Monday, November 19, 2012

“GPS” is Critical in BPM Journey

After brainstorming top ten roadblocks in BPM journey, we may consider to bring “GPS” for encompassing the direction, Metrics just like GPS, may help watch over the step and keep focus, here are three aspects why it is so critical to continuously improve process.

1. You can only Manage what you Measure

  • It's all about Metrics. Once Management sees the right metrics, they will become addicted to those metrics and they may not understand how they lived without them before. The metrics tell management when something in the business is going wrong or when something in the business and/or process can be improved.
  • Metrics also help with creating the sense of urgency, which is important for the continuous improvement and a critical step in any change management effort.

  • Process Improvement via Making Comparison: In some instances, people are implementing a change in a process, but they have not measured the old process, so what will you compare to, and how do you make real improvement.
  • Action Follows: The right metrics are very important to know how your processes do. But if you can't act on the metrics; why measure them?

2. Get the Right Set of Metrics

  • Wrong Metrics Cause Project fail: If you don't get the metrics right, the whole project will fail. The metrics have to be measuring the information that is relevant to what you are achieving. It sounds obvious but vital to the success of any change programmed.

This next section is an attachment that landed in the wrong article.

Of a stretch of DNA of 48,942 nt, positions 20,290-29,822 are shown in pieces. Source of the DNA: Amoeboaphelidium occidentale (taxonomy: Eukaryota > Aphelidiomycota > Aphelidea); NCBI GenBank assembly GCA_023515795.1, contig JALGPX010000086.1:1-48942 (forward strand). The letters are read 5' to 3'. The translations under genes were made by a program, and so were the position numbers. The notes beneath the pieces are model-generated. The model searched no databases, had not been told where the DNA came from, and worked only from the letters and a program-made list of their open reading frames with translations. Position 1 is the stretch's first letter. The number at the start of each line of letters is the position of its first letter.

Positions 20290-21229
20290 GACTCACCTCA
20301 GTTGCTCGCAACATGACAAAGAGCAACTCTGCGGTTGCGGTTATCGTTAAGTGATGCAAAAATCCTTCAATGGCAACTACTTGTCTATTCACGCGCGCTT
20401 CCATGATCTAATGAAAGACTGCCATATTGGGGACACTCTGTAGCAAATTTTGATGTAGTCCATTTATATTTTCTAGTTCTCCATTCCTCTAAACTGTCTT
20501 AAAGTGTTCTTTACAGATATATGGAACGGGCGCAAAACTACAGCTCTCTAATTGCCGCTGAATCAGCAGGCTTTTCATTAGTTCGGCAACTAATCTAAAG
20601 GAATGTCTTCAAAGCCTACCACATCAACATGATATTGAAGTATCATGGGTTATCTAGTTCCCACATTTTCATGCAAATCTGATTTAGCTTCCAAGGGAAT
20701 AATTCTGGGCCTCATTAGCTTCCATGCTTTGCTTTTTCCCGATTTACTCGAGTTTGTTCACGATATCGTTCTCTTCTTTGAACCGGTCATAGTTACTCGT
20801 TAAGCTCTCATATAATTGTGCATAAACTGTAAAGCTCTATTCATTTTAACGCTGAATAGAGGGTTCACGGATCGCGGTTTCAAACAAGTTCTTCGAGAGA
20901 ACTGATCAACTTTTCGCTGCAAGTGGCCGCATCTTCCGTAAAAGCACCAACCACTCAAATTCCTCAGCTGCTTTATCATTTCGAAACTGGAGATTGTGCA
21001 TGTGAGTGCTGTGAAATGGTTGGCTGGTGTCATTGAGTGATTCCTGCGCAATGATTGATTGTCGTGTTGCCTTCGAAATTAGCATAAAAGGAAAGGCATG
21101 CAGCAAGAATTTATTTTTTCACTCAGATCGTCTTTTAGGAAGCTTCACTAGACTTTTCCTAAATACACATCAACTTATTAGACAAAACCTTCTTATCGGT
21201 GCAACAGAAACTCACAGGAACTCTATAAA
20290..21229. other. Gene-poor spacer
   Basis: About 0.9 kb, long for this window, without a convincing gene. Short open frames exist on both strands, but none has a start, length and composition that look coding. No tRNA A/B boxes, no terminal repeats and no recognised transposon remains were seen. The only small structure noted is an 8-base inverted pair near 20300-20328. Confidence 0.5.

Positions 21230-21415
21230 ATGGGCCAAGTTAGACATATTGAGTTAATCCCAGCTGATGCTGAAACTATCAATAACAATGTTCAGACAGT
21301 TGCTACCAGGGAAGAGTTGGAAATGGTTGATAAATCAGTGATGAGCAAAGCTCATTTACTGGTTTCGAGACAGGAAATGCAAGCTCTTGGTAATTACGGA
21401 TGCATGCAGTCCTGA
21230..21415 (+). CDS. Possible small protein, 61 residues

• But not all benefits are easy to quantify, and some of these can be quite important as well. Hard to measure BPM benefits can include, for example:
a) Employee engagement
b) Customer satisfaction
c) Risk avoidance

  • The right metric at the right time with the right audience. So, in a nut-shell, its not just about identifying the metrics but also implementing the right metric at the right time with the right set of audience to get the right set of output and conclude it as a right continuous improvement process.

  • The Metrics will Differ based on the Role: From a Continuous Improvement Process perspective, the metrics will differ based on the role: Every Team, the operations, executives, developers, testers, analysts have their own set of metrics and opinions. For some, it’s about quality and revenue, while for others, performance and consistency might be important considerations and benchmarks for differentiating the end system.        

  • Streamline all Metrics & Select KPIs:  A lot of discipline is involved on the ground, in streamlining all these metrics and honoring every party's viewpoints for defining a continuously improving process, then leverage the BPMS to produce real-life metrics which can be used to improve process. it's always beneficial when creating a process that KPIs and KPM are taking into consideration

3.    Measurement and Empowerment go Hand in Hand 

   ·   Measurement and empowerment of people go hand in hand. Once people at all levels see real time activity displayed in meaningful way, as the metric contributes to good decision making and a motivated workforce requiring less “management”.

   ·     Help Stay Focus: without metrics, you can’t know how well you are doing, with it, adapt to the process while it still matters, not afterwards, Also the correct metrics will engage employees in achieving the organizational goals, understand where to focus on energy and resources.

·      Metrics is not for “Control” only: However, metric is for empowering, not for “control”: One word of caution is not to confuse measurement with the culture of "finger pointing" that drives the old "command and control" management style which can be so destructive.....

Now BPM projects go beyond process automation, for many process optimization or process innovation, process harnomization efforts, measuring both effectiveness (ensure process do the right things) and efficiency (assure process do things right) are crucial, defining metrics right takes both knowledge and imagination, as BPM is both science and art. 


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